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Easter Day

After three months of scaffolding and building work, the roof on St Mary’s has been replaced and at the end of April there will be a Service of Thanksgiving in the church. We were hoping that all the scaffolding would be down by Easter but it this work is being done at a slow tempo.

There has been a range of fund-raising initiatives over the last year to help raise the funds and thank you to everyone who has been involved and contributed.

By way of contrast as we were thinking of the final stages of the project there was a huge fire at the Notre Dame Cathedral in Paris and news media has carried the images of the destruction and also the plans to rebuild.

The reports form Paris have generated a wide-ranging discussion about the purpose of churches and cathedrals.

The first thing is that they are very expensive to maintain and keep open. There is a sign in St Albans Cathedral and it says that it costs £5,000 per day for running costs or £1,825,000 per year.

The new visitors centre has cost around seven million with four million of the total coming from the Lottery.

Within days of the fire in Paris, hundreds of thousands of Euros had been pledged to the rebuilding of Notre Dame and the French president, Emmanuel Macron, said in an address that he wanted the cathedral to be rebuilt within five years and be “more beautiful than before.”

Yet some of the images from Parish have struck a deep chord.

A photograph was taken from inside the cathedral as the fire service entered and as they look into the huge space a white cross was illuminated against the dark background and at Easter it seems an apt image.

Good Friday is all about desolation. It's about shattered lives and heartbreak. It's about lost dreams and things that are destroyed and can't be put back. Yet, the cross provided a reminder of hope and new life.

On Thursday night at 7.00pm bells were rung across the country as a gesture of solidarity and similarities have been made with the original Coventry Cathedral that was destroyed in 1940 and also St Paul’s Cathedral.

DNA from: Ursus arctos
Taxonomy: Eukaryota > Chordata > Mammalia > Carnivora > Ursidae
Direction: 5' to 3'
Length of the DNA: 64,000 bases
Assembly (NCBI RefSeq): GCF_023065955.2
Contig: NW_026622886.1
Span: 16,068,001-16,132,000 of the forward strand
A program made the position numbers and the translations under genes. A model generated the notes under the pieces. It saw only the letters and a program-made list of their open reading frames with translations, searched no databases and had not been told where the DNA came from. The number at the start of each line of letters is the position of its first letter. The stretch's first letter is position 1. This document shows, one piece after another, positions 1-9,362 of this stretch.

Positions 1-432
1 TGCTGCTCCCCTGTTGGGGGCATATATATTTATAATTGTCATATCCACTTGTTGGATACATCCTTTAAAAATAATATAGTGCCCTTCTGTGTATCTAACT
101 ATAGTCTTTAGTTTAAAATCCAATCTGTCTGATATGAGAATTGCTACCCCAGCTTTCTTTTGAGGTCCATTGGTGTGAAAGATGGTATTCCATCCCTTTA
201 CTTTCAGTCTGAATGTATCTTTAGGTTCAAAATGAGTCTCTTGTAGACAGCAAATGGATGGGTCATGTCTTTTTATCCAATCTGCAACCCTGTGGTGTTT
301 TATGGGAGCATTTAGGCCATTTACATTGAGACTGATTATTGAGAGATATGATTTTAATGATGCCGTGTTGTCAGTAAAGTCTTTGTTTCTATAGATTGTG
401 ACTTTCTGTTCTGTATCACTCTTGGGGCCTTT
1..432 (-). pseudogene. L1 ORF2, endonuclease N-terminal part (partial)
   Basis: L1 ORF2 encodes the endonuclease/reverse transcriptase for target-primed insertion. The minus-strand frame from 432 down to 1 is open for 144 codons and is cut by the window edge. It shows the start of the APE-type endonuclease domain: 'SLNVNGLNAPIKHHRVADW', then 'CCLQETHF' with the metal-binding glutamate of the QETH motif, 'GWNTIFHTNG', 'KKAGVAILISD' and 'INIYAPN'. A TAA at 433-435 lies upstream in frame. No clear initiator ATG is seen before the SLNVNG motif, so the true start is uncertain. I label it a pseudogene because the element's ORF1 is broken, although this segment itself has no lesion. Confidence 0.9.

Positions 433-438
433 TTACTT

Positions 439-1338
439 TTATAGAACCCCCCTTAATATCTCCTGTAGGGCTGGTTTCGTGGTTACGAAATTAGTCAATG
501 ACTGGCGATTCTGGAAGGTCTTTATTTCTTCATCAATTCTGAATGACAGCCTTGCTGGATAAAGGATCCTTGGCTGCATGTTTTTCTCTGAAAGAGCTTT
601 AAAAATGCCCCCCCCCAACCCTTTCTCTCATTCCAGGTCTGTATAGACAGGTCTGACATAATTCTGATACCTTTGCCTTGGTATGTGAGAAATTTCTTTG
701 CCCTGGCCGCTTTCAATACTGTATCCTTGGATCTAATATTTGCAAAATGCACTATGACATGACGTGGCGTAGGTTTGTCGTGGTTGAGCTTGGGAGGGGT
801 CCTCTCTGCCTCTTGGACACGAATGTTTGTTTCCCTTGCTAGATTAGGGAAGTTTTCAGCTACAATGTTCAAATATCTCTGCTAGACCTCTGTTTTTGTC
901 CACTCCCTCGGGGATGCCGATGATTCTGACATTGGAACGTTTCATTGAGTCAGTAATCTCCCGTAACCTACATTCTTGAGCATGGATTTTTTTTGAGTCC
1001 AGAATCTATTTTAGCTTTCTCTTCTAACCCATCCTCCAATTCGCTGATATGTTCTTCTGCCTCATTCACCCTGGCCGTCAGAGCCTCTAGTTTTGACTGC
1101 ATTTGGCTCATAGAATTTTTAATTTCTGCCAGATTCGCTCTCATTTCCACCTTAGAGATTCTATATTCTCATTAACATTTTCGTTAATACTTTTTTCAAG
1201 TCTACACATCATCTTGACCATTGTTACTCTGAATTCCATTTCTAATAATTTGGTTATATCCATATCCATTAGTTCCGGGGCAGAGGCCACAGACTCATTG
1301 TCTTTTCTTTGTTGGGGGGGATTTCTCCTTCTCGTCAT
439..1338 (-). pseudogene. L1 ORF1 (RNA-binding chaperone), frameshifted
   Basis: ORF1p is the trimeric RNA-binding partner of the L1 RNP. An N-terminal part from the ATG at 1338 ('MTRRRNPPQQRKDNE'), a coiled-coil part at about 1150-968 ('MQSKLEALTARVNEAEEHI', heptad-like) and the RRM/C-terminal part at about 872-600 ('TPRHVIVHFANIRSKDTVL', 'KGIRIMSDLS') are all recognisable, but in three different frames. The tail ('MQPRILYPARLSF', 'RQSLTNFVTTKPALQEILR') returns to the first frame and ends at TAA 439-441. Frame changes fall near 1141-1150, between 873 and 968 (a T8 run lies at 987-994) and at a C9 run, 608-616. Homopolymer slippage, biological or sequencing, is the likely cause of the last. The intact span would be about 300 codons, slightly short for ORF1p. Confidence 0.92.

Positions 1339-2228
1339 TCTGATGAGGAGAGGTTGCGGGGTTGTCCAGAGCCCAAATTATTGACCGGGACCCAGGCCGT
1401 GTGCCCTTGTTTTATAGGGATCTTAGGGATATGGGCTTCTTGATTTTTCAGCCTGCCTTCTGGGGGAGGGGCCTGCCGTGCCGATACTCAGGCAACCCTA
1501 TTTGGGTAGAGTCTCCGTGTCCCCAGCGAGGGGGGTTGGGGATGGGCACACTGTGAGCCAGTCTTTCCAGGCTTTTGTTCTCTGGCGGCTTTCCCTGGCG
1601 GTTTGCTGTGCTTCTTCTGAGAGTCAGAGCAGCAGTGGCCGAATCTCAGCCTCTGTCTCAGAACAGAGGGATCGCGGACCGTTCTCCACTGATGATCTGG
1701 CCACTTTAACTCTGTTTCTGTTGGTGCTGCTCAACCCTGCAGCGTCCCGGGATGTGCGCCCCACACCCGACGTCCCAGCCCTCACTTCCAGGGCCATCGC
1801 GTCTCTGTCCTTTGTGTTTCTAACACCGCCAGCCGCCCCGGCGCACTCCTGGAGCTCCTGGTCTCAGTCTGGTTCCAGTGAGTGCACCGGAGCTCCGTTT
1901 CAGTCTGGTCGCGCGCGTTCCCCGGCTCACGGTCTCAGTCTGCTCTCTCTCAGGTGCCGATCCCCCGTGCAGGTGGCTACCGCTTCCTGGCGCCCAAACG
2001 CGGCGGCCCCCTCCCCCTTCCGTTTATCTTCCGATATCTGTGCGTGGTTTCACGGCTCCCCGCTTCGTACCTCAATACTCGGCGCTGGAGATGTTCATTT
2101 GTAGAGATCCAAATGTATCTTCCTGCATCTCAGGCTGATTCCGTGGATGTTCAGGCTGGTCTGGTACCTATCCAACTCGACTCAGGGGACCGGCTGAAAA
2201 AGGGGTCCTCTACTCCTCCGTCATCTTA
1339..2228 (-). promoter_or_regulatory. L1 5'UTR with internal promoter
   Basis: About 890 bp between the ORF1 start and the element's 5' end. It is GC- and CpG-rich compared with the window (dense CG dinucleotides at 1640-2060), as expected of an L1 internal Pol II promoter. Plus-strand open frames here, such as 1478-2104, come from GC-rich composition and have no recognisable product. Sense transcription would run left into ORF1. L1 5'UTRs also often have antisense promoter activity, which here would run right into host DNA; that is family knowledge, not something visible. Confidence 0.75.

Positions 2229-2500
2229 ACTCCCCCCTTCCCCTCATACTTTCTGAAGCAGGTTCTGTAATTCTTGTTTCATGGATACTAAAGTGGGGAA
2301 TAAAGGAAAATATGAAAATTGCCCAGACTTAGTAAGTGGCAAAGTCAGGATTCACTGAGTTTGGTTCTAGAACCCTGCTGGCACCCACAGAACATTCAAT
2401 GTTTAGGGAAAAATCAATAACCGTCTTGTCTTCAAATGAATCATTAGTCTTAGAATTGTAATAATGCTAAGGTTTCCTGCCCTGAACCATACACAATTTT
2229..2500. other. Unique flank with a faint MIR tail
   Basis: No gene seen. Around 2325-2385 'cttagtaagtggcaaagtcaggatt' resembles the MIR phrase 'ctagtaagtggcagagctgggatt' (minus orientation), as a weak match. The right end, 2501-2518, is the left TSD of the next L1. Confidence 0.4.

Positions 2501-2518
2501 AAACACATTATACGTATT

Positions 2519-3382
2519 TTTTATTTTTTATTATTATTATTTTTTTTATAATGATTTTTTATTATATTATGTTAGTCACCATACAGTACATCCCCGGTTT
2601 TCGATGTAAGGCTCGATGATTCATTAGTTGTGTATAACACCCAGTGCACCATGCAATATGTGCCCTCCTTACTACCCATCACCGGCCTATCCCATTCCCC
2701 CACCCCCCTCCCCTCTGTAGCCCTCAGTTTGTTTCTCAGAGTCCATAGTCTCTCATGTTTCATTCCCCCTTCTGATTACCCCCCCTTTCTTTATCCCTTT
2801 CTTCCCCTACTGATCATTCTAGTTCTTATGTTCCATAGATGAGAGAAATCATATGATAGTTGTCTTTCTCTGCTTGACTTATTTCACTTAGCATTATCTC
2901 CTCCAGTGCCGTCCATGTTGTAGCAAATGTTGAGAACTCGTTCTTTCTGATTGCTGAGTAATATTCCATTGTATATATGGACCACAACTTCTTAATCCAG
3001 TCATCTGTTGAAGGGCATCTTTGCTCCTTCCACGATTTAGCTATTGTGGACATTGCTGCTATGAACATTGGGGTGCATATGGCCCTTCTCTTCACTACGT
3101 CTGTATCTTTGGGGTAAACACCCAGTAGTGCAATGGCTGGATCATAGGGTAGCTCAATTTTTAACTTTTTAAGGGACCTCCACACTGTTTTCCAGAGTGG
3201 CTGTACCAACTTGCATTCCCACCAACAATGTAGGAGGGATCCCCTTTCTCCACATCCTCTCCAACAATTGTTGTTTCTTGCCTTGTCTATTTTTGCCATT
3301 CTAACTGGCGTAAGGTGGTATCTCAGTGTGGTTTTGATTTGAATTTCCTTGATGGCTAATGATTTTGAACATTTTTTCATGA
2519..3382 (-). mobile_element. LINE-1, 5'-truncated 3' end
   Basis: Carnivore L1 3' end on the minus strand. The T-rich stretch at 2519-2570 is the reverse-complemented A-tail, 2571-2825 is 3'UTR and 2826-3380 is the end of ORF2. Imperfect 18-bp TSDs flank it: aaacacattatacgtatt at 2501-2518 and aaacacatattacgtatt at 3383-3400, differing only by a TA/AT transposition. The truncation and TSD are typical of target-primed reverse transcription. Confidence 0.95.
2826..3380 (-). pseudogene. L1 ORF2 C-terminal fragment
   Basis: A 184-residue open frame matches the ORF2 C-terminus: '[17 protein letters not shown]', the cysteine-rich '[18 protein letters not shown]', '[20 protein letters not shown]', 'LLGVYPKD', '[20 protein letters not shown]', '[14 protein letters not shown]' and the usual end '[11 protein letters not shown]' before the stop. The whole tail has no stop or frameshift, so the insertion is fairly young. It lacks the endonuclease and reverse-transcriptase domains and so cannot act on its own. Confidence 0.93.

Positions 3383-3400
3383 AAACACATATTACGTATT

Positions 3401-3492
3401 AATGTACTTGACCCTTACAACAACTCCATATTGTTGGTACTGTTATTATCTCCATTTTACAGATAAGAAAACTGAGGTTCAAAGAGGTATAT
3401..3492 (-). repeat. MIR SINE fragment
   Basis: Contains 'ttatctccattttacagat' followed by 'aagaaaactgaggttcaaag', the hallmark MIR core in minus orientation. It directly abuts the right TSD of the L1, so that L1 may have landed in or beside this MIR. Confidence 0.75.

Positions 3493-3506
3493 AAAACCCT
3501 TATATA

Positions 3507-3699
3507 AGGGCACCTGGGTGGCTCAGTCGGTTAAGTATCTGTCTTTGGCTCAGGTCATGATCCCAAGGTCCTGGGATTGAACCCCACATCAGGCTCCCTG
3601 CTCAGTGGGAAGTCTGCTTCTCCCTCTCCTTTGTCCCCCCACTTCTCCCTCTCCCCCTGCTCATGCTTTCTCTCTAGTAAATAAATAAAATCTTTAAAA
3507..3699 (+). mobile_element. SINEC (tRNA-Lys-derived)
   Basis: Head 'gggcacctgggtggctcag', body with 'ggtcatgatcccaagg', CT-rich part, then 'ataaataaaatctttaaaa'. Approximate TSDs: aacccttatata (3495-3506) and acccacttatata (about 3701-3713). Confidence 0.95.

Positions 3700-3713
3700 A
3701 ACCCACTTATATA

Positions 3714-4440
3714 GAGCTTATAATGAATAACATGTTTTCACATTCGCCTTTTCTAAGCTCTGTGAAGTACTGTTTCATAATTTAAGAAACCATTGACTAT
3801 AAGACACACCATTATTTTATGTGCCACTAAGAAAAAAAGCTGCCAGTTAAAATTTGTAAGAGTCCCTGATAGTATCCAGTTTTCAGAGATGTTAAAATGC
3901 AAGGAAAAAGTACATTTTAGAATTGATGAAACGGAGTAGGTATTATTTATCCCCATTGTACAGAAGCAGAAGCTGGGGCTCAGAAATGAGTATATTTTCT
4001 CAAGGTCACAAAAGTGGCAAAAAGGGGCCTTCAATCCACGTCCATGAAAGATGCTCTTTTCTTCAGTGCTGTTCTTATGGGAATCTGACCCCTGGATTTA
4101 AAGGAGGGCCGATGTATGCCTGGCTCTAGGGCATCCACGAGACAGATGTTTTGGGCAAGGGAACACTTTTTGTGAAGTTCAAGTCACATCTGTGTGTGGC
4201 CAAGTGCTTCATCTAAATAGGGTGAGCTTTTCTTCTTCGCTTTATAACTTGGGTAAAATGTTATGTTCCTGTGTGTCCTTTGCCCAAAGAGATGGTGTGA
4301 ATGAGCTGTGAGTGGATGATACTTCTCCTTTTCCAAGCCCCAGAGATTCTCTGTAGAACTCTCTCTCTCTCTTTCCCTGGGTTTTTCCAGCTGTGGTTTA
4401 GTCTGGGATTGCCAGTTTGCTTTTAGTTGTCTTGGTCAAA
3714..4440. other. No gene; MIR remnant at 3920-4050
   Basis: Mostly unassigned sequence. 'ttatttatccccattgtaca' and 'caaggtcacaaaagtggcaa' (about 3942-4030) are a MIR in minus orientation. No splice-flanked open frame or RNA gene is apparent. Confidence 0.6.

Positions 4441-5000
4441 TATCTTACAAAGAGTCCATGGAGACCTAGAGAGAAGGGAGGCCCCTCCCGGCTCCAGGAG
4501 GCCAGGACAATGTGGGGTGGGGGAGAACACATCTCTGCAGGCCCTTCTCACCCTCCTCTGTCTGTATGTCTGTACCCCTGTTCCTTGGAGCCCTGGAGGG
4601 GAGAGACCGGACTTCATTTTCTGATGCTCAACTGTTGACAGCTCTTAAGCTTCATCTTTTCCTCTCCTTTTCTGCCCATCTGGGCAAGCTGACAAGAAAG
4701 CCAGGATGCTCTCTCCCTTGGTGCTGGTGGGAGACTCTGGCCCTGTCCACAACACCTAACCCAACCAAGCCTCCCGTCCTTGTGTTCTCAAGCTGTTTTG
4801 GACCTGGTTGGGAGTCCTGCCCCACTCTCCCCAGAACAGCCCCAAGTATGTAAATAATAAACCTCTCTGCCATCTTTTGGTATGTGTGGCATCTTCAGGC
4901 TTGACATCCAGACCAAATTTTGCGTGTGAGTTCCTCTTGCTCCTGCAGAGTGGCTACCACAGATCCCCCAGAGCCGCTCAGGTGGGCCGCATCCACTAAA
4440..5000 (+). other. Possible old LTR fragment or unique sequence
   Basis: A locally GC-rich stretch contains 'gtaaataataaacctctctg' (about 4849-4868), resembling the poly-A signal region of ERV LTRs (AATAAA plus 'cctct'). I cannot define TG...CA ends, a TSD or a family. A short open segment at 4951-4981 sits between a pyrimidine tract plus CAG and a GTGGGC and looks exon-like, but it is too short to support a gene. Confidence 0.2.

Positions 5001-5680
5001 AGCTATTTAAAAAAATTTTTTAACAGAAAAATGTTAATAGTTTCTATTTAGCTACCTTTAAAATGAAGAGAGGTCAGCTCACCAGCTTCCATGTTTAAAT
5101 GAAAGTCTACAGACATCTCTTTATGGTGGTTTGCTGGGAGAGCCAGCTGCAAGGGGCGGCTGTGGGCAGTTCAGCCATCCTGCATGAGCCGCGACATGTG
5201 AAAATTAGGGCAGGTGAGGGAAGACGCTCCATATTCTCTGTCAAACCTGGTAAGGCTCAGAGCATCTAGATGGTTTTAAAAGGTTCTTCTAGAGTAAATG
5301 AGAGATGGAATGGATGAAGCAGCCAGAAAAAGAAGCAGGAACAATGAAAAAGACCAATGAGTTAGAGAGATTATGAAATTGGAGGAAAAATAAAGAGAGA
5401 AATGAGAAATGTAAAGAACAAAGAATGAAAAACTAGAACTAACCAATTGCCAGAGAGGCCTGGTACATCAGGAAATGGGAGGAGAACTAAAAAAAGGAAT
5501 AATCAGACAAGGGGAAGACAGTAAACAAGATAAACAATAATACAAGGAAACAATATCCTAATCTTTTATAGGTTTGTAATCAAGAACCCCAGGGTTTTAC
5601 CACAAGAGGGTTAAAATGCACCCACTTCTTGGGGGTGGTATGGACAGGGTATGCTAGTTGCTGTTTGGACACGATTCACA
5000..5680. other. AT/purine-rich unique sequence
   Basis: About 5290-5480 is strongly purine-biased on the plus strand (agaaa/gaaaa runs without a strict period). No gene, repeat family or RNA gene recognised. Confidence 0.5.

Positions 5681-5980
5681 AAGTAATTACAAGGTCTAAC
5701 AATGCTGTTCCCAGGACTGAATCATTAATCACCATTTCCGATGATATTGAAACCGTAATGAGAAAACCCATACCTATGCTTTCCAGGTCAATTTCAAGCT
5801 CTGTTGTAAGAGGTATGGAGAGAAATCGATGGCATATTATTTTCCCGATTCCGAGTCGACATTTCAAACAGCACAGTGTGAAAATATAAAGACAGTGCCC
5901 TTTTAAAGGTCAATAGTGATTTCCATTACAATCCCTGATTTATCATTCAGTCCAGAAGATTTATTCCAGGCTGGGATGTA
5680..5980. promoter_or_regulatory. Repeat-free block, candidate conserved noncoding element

When, after the Great Fire of London, Sir Christopher Wren began to build the new St Paul’s Cathedral, he discovered a stone from the old church bearing a single word: Resurgam — I shall rise again. Thanks to Wren’s genius and 33 years of labour by his masons, craftsmen and iron-workers, St Paul’s did indeed rise again.

Cathedrals are extraordinary feats of architecture but events this week have provided a reminder of transience.

Something that is nine centuries old was it is said about thirty minutes from complete destruction.

As the millions will be spent it is understandable that questions will be asked.

I was able to listen to an interview with Archbishop John Sentamu who was asked about whether this type of expenditure was justified in an age of hunger.

He replied that every faith needs a home that can provide hospitality and it was not either or in terms of responding to human need.

There was money to feed the hungry and provide beautiful spaces of worship. The problem was human greed.

Likewise, there are a variety of perspectives on what would be the attitude of Jesus to buildings.

He did say that the Jerusalem Temple would be destroyed, yet he also went into synagogues and taught the people. Likewise, people say you don’t need to go to church to worship and God can be found anywhere, whether that be in people or in nature, and to emphasise the point, most of Jesus’ teaching was done outdoors. It is also true to say that the church is not the building and it is people that matter.

Yet, I’m really glad that we have repaired the roof at St Mary’s and we continue to care for it for future generations. It is one of the oldest churches in Hertfordshire. It is a church that contains links to past generations and is the place where significant moments in the community’s life have taken place. Inside are memorials and graffiti that go back over 300 years. Although it has roots in the past it is also focused on providing a welcome to people now.

Church life is about community and friendship. It is focused on providing welcome and support.

Maybe one of the most important things about churches is that they can be places of encounter.

Places where the unexpected can happen.

Last Christmas I was given an album by Bruce Springsteen on Broadway and he speaks about his life as a musician. In one bit he says something that is very interesting;

Most of the time in life one plus one equals two, but now and again it can equal three. Now one plus one equals two, that happens every day, that is not magic. That's the grind. That's when you get up, one. Go to work, one. Go to bed, two.

But when one plus one equals three, that's when your life changes, and you see everything new, and these are days when you are visited by visions, when the world around you brings down the spirit and you feel blessed to be alive.

It is the essential equation of love. There is no love without one plus one equalling three.

It's the essential equation of art.

It's the essential equation of rock 'n' roll. It's the reason the universe will never be fully comprehensible.

At Easter, in an incomprehensible way that makes a great deal of sense.

The woman who come to the tomb are expecting to find a body, the disciples who run to the tomb can’t make sense of what has taken place and normal equations don’t seem to add up.

These encounters with God can happen anywhere, but when you are in a church the chances of the extraordinary are slightly increased.

There is often a peace and stillness that can maybe make us more intuitive, or curious about what is around us.

It is quite possibly true that God does not need buildings, but we are not God, and I think it is a good thing to have a place where we can come together and call home.

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